When I’m not teaching or designing with my firm Harmony in the Garden, you can find my work in magazines like Sunset, Fine Gardening and Country Living. I also make guest appearances on television and radio series like Growing a Greener World and Martha Stewart Living, and authored the book Refresh Your Garden Design with Color, Texture and Form. Sign up for Transform Your Garden Design for FREE now, and learn how to wake your weary space to transform it into the garden of your dreams.

Rebecca Sweet | Craftsy Instructor

Link:  http://www.craftsy.com/class/transform-your-garden-design/4247?ext=Taunton_FineGardening_TransformYourGarden_7-19-14_cta1&utm_source=Taunton&utm_medium=External%20Email&utm_campaign=Fine%20Gardening-Registrations&initialPage=true

Note:  The photo above is not associated with Fine Gardening, but rather one of my photos taken at a plant sale earlier this year.

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The Little Apricot Tree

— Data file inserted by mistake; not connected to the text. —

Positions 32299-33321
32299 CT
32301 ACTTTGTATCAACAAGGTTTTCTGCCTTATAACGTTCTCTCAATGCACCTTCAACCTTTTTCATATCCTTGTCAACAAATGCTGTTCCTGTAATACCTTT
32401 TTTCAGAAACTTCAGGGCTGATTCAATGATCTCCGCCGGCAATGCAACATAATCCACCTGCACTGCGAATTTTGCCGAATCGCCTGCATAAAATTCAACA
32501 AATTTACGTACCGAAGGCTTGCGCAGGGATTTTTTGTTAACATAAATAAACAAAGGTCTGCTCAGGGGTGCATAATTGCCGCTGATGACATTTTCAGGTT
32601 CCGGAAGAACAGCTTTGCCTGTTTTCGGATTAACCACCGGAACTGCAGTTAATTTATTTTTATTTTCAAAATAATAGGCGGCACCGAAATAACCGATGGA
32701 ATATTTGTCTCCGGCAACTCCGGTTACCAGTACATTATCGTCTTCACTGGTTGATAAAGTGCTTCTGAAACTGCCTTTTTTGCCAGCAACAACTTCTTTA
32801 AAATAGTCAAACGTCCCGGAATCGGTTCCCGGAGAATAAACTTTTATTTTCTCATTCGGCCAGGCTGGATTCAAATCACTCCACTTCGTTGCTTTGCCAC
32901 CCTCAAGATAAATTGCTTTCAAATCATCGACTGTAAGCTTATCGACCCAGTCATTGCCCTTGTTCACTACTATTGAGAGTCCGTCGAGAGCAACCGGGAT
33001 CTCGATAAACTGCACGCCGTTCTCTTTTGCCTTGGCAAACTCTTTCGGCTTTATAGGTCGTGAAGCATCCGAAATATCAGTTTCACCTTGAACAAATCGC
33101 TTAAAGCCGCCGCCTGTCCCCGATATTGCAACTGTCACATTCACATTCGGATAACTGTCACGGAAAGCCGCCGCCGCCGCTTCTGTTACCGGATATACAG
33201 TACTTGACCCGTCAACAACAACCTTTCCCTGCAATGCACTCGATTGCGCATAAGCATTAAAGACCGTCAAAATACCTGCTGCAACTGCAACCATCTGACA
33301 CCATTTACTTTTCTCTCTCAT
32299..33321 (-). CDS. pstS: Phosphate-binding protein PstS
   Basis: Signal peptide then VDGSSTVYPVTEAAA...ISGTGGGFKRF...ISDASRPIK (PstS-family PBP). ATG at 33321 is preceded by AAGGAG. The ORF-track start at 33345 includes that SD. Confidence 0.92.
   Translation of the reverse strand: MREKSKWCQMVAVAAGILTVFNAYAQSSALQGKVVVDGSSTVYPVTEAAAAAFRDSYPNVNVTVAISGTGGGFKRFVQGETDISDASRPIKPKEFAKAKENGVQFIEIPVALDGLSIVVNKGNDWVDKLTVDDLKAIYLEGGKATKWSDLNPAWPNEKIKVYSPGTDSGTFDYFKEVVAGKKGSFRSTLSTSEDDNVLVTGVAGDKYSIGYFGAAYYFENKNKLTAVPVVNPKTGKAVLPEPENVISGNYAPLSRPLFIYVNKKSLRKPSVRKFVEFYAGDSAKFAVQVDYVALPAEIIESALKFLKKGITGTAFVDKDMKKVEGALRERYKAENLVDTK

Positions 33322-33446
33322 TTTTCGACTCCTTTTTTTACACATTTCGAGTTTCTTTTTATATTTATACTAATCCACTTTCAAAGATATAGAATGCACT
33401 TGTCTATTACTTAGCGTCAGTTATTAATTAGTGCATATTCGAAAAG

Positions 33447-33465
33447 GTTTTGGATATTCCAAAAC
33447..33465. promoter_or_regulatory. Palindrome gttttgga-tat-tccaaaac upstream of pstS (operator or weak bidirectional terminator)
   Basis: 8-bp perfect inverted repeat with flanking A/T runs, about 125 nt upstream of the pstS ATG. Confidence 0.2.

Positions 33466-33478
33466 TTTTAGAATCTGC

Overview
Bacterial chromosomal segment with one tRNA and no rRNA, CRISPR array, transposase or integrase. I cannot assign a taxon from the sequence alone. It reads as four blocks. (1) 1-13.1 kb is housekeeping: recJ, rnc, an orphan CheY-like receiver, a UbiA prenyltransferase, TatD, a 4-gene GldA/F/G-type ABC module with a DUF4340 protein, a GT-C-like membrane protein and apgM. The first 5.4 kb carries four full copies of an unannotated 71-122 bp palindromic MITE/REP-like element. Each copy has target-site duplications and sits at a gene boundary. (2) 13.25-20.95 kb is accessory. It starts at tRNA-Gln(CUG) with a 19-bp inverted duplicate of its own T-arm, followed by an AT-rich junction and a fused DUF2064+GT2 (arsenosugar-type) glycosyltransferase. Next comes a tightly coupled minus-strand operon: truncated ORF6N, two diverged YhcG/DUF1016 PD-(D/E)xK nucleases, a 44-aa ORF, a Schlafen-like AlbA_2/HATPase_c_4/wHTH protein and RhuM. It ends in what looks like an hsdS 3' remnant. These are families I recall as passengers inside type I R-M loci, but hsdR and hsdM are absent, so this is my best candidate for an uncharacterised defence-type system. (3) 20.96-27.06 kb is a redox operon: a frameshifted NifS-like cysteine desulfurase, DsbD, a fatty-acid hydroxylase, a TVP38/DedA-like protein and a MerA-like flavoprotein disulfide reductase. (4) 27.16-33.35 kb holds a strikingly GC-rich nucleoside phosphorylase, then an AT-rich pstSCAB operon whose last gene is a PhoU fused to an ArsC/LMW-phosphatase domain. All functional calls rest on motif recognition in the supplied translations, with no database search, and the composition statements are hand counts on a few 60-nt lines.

July 16, 2014

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Fruit Gallery #1:  First Crop

I walked around the grocery-store produce bins looking for fresh fruit with prices below two dollars per pound. I spotted apricots beautifully arranged between yellow and white peaches. Apricots are not my favorite fruit, but they were in season which meant they were affordable. I picked out those less ripe—my husband, Joe, likes his fruit crunchy—and finished my stopping.

At home I grabbed three grocery bags from the back of the car, stepped into the kitchen, and lifted the bags onto the counter next to a small bucket of fresh-picked apricots. I figured they came from one of the men in Joe’s construction crew. During harvest season, he often comes home with tomatoes, peaches, asparagus, and cherries.

Since we don’t have a backyard orchard, imagine my surprise when Joe told me later that we have an apricot tree!